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“My Child Has No Friends”

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“My Child Has No Friends”

If your child struggles to make friends, that hurts. It hurts you, who wants the world to appreciate what a great person your child is. And it hurts your child, who may give up trying to fit in and retreat into his shell. What causes a child to be rejected by other kids?

Children who are rejected send out different signals than other kids do. Rejected kids tend to be more aggressive or more shy than other kids, or less able to pick up play cues from others. Sometimes it’s hard to identify just what it is that sets rejected kids apart.

But rejection matters. It can become a way of life and a defining theme in a child’s school experience. Preschoolers who are rejected become elementary school students who are rejected and then become high school students who never fit in. Rejection has been linked with poor school performance, depression, and violent acting-out.

If you are the parent of a rejected child, what other kids do is usually beyond your control. Trying to stage manage your child’s social life can backfire. No one picks a friend because her mother wants it. Your child has to build her friendship skills so she can be an attractive friend all on her own. How can you help her fit in?

First, help your child celebrate herself. The child who is happy, confident and curious is the kid others want to be with. Develop your child’s interests for their own sake (not with an eye to increasing her popularity) and friends will find him interesting too.

Second, cultivate your child’s social skills. Help him know how to invite others to play, how to accommodate others’ ideas, and when to assert himself. Find a play group or team or club and use it as your child’s practice place. If you have trouble seeing what your child does that gets him rejected, ask his teacher for her ideas.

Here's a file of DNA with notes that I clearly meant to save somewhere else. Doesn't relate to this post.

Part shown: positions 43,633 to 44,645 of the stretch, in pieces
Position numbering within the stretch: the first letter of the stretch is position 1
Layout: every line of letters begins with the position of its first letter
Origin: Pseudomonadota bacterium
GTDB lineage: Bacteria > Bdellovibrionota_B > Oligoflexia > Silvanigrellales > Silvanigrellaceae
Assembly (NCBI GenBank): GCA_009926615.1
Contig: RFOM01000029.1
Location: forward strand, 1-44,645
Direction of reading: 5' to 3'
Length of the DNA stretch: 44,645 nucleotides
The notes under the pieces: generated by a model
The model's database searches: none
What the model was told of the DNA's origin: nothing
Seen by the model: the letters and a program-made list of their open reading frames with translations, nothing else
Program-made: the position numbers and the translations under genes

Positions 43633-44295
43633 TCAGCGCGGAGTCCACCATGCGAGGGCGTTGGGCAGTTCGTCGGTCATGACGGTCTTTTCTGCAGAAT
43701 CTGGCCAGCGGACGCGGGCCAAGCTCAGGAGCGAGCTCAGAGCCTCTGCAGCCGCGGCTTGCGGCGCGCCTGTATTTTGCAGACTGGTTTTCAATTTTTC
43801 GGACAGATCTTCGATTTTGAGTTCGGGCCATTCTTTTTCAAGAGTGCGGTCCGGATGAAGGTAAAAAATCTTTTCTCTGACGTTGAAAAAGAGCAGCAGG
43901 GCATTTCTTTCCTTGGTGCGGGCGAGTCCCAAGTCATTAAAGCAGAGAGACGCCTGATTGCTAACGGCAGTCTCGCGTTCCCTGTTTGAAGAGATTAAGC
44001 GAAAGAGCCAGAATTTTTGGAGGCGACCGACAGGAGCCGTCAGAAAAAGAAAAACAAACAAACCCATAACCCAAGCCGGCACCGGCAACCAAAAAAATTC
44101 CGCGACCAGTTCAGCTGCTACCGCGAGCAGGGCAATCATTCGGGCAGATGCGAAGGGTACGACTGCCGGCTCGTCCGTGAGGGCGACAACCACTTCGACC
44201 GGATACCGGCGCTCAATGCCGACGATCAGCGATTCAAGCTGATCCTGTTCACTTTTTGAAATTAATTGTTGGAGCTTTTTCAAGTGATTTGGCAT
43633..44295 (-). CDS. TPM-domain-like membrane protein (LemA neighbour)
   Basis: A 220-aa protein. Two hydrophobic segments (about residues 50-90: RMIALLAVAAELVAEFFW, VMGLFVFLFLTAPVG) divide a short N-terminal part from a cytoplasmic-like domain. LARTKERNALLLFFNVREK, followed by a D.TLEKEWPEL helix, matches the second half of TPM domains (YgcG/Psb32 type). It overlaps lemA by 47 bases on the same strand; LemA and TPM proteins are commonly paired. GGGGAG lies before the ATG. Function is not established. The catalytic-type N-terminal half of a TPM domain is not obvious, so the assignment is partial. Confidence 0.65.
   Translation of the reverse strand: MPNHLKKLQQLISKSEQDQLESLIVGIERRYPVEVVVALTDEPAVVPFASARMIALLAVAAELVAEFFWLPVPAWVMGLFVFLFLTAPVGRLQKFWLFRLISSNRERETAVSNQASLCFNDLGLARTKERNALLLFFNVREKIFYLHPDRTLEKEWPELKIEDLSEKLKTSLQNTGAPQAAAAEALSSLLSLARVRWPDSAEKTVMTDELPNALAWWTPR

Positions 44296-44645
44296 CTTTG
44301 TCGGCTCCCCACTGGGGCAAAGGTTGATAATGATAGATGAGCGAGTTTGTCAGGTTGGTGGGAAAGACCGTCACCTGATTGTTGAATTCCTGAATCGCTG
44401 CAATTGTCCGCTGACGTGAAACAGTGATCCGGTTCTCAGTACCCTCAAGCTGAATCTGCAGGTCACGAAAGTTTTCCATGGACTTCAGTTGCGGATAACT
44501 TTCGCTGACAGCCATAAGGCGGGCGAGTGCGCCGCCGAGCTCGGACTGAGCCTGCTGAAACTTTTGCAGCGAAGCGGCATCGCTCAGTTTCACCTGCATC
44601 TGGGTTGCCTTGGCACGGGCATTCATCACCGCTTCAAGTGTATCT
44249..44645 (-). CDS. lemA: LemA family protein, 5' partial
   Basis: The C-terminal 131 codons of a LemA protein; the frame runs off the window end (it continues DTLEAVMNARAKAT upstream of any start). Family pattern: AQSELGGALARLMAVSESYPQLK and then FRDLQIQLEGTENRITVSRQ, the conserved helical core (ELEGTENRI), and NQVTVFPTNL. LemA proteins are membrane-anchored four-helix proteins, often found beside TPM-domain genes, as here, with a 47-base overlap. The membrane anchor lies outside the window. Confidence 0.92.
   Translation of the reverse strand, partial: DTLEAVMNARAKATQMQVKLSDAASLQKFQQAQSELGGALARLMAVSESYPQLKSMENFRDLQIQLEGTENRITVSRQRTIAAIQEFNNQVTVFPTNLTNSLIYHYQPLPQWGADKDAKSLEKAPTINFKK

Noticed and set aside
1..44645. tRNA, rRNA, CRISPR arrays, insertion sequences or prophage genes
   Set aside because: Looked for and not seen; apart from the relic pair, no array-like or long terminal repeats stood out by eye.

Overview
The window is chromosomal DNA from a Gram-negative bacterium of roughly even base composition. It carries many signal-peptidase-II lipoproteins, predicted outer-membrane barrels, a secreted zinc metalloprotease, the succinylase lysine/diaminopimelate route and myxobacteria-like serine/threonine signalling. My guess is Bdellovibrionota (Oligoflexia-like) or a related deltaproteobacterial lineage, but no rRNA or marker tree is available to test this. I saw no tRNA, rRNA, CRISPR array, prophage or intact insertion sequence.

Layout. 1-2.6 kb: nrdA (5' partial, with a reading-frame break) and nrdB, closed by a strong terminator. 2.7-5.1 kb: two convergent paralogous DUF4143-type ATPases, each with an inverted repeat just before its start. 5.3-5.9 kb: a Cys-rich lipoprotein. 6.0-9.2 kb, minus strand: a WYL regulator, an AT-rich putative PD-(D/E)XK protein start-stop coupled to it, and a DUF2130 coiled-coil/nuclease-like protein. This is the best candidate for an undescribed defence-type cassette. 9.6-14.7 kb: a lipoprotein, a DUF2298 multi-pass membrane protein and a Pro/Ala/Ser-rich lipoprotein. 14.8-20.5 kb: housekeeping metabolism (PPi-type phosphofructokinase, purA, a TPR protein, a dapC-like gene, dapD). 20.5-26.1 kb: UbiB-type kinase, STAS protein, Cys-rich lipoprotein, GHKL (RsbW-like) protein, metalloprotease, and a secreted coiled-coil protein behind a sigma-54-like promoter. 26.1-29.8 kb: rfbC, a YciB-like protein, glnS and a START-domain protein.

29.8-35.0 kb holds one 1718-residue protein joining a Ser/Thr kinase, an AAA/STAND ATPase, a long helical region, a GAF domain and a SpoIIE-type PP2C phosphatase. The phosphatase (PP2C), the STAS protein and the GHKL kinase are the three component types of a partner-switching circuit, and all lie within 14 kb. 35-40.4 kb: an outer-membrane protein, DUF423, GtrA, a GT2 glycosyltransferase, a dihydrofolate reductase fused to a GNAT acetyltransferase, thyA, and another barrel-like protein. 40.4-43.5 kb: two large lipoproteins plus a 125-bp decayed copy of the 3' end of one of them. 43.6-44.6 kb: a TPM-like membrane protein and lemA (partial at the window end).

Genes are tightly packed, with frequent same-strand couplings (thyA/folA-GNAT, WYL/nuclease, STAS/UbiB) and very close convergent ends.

The friendless child may need help in these areas:

  • How to strike up a conversation and keep the conversation going with other kids.
  • How to listen to someone else. If your child talks on and on and never listens, that’s a problem.
  • How to pick up on what other kids are interested in. Your child may be fascinated by fire trucks, but if other kids his age are interested in dinosaurs or NASCAR, then help him develop those interests too.
  • How to engage in physical play appropriately. Help your shy child feel confident playing kickball or Twister. But notice if your child is physically intimidating instead and help her learn how to dial down her interactions.
  • How to speak loudly enough to be heard… and, at the same time, how to speak without shouting or ordering other kids around.
  • How to pick up on jokes and verbal silliness. Kids with poor social skills make not “get” the jokes. Help your child by practicing this sort of interaction.

Observe your child and see where he might need the most assistance. Then work on these skills with your child every day and make sure he has opportunities to practice. You can even role-play different situations. The shy child might find it easier to practice being a friend with younger kids, who aren’t so intimidating.

And finally, make sure your own ideas of popularity are reasonable. Remember that your child is worthy and valuable no matter how many friends she has.

© 2012, Patricia Nan Anderson.  All rights reserved.

Dr. Patricia Nan Anderson Dr. Patricia Anderson is a nationally acclaimed educational psychologist and the author of “Parenting: A Field Guide.” Dr. Anderson is on the Early Childhood faculty at Walden University and she is a Contributing Editor for Advantage4Parents. Learn more about Dr. Anderson at http://www.patricianananderson.com/
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